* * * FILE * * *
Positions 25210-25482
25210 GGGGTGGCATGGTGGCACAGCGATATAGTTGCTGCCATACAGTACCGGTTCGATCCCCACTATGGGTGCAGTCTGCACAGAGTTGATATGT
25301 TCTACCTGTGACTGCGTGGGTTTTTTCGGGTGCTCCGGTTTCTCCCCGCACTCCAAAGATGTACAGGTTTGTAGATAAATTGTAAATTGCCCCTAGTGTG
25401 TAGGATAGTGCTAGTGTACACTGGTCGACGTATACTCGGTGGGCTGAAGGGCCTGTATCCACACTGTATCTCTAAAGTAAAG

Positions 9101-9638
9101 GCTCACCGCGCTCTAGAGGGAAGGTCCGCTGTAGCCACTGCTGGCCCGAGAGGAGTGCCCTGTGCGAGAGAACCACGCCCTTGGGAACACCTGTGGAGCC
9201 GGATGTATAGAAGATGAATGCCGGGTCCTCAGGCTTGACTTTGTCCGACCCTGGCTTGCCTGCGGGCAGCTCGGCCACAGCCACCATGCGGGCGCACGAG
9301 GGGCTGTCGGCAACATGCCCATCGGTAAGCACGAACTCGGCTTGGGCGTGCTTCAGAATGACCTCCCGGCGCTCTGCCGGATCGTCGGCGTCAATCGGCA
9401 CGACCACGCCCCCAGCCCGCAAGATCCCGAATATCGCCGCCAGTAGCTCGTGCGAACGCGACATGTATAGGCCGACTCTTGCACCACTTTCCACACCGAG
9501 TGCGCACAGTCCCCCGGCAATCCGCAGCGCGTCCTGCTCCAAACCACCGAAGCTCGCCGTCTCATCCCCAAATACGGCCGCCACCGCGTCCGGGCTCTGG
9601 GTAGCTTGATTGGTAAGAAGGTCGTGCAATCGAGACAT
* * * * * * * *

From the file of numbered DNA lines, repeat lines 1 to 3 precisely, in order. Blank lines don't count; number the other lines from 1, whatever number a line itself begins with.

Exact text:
Positions 25210-25482
25210 GGGGTGGCATGGTGGCACAGCGATATAGTTGCTGCCATACAGTACCGGTTCGATCCCCACTATGGGTGCAGTCTGCACAGAGTTGATATGT
25301 TCTACCTGTGACTGCGTGGGTTTTTTCGGGTGCTCCGGTTTCTCCCCGCACTCCAAAGATGTACAGGTTTGTAGATAAATTGTAAATTGCCCCTAGTGTG